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Private George Crosthwaite


Ackrills Annual 1915

Photo - Pte George Crosthwaite, RAMC - Gassed in Vermalles, near Hill 70


Harrogate Herald - 13th October 1915

Private G Crosthwaite, of the 22nd Field Ambulance, and son of Mr and Mrs Crosthwaite, 4 Providence Terrace, Harrogate, contributes an interesting letter to our soldiers' column.


Harrogate Herald - 17th October 1917

W H Breare letter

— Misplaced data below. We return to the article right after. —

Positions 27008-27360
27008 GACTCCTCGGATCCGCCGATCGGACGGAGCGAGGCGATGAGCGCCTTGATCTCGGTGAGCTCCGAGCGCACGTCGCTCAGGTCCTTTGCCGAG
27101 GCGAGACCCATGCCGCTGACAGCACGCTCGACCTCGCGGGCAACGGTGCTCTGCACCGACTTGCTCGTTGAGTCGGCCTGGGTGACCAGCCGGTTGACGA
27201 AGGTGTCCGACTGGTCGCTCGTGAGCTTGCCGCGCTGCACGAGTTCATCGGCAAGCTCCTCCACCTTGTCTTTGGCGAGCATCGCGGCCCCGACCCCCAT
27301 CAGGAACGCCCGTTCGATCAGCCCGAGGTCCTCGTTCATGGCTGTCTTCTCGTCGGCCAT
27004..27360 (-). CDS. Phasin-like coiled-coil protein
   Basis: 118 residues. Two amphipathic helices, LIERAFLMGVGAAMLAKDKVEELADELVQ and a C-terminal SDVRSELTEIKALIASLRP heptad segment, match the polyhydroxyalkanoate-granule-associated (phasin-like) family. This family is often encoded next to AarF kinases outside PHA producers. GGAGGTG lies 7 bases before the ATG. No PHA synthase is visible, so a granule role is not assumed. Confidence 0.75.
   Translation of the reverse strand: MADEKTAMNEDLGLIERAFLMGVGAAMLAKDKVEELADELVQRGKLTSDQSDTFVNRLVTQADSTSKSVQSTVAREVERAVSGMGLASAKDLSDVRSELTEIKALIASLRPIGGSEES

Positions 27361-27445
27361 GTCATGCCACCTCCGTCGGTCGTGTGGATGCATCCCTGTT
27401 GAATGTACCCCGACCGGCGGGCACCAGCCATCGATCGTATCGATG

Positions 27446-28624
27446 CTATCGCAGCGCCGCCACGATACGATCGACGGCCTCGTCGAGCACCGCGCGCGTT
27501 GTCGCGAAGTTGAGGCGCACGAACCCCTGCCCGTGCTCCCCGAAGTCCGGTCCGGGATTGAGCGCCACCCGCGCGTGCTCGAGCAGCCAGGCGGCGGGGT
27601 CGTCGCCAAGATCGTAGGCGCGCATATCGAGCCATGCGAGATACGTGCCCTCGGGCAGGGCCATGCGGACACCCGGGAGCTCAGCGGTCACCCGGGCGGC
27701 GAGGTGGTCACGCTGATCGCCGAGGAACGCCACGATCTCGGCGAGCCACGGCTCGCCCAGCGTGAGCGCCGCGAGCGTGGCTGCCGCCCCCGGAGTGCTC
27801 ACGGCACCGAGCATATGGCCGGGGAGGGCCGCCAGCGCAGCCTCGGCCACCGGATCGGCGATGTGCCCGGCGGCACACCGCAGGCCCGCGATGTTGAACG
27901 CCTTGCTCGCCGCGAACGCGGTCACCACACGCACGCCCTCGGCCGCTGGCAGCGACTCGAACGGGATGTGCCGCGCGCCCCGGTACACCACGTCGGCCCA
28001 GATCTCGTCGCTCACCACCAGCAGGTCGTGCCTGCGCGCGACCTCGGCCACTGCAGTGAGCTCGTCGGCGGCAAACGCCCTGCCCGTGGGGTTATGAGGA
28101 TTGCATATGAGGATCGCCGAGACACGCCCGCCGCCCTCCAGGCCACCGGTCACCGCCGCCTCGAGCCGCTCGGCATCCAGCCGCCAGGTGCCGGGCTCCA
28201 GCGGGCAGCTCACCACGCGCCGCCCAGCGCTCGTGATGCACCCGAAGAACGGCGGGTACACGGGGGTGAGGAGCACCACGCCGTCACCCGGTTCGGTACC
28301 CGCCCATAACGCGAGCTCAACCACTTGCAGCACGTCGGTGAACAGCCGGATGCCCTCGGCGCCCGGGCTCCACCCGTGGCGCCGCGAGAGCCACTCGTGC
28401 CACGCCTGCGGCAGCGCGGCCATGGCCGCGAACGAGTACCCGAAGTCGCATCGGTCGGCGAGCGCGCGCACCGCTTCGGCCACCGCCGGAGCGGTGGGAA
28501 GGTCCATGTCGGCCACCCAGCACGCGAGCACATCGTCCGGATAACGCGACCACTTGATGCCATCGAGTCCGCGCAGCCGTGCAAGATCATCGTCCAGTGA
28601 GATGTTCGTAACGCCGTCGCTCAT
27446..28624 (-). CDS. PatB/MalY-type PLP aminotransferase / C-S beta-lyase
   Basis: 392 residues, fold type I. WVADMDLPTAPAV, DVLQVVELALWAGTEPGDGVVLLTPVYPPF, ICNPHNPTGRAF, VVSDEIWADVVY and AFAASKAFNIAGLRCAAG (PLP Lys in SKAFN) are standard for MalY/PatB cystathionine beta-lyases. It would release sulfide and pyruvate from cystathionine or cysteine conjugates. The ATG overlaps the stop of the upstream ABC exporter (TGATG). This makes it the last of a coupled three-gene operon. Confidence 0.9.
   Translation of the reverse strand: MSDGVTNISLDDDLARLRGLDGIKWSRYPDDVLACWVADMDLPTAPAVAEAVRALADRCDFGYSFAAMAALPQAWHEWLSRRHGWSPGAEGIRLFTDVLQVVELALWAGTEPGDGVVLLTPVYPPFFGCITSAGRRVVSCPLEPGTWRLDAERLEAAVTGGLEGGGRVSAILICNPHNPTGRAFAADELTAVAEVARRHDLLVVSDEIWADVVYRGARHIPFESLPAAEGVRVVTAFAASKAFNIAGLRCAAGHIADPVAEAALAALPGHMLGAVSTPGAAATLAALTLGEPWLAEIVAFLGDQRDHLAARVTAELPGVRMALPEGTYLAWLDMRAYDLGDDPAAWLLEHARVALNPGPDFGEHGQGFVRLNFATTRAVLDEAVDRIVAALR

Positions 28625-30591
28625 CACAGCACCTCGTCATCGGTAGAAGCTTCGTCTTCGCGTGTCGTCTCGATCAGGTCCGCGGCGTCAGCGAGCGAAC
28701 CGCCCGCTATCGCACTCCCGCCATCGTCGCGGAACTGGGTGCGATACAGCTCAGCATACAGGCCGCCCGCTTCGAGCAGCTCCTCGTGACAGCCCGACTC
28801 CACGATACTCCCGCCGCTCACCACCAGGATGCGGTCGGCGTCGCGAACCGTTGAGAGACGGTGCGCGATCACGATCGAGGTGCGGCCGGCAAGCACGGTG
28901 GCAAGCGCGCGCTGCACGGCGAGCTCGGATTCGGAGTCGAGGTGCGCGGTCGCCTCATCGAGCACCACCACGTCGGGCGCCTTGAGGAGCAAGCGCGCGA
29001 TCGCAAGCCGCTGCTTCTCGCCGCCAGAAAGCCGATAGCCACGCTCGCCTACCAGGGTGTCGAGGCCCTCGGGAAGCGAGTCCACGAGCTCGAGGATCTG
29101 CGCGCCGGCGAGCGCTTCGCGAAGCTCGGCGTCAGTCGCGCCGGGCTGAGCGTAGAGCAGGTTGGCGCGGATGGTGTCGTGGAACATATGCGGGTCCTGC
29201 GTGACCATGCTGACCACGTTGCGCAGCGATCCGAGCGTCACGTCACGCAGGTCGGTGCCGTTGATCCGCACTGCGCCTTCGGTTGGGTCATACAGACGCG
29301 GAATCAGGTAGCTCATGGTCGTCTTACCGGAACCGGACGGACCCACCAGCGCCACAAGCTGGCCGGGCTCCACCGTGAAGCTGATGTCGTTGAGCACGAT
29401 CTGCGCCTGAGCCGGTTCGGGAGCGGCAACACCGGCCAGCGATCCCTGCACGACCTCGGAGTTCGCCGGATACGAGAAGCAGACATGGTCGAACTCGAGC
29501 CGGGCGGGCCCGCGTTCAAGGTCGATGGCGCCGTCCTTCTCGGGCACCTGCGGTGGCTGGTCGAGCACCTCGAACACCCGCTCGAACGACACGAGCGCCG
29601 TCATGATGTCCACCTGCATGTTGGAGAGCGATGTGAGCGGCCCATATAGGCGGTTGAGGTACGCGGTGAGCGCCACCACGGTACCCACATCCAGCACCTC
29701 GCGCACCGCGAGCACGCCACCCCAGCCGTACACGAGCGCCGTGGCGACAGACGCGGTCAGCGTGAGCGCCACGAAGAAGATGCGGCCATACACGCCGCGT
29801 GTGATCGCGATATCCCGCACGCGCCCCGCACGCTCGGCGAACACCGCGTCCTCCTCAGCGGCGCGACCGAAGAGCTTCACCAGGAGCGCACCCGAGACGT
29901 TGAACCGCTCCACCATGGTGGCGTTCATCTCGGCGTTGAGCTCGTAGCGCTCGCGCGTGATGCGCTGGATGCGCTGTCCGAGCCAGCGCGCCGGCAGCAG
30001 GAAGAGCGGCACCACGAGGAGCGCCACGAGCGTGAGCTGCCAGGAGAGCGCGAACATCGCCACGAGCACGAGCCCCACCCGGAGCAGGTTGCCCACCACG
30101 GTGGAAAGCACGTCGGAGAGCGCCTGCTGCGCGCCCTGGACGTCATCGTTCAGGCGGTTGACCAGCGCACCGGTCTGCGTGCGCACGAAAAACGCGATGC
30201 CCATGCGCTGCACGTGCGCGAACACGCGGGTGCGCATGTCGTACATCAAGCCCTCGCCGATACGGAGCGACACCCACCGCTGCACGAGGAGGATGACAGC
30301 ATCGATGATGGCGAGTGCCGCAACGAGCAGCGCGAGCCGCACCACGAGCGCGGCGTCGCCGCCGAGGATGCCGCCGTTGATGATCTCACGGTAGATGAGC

I have just had in Private H J Crosthwaite, No. 30625, of the 728 Labour Company. Perhaps you remember that before the War he was a masseur at the Royal Baths, where he worked for twelve years. Then he went to Bradford to take charge of a department in is line. Crosthwaite is looking well, though he has passed through a good deal of danger with hard work added. He told me that their main trouble was from night attacks and air raids. With him is Harrison, RE, son of Harrison who worked for Mr Knowles, decorator. Harrison was a bricklayer before the War. George Ibbetson was with him but got his discharge through sickness. He met in Calais, five or six weeks ago, Scholes who went out originally with the 26th Company, ASC - the same as Crosthwaite joined - but both were transferred. Crosthwaite's eldest son George Crosthwaite is in Mesopotamia. He hasn't heard from him for six months. He was then in hospital at Valetta Hospital, Malta. Since then he has gone to Mesopotamia. Herbert Crosthwaite, his youngest son, is in the Trench Mortar Battery, but is now in hospital in Edmonton, London. He hasn't seen Herbert for two years, yet on one occasion was within 200 yards of him and did not know it. Crosthwaite himself on December 1st, 1913 [sic], broke two ribs and was in hospital a month on the other side. He has had the best of health since. It is refreshing to see such men as Crosthwaite, who are so strong in their courage and determination to do their best and to note, in the course of their narrations, that kindly twinkle which reveals a sense of humour and a firm intention to make the best of everything.


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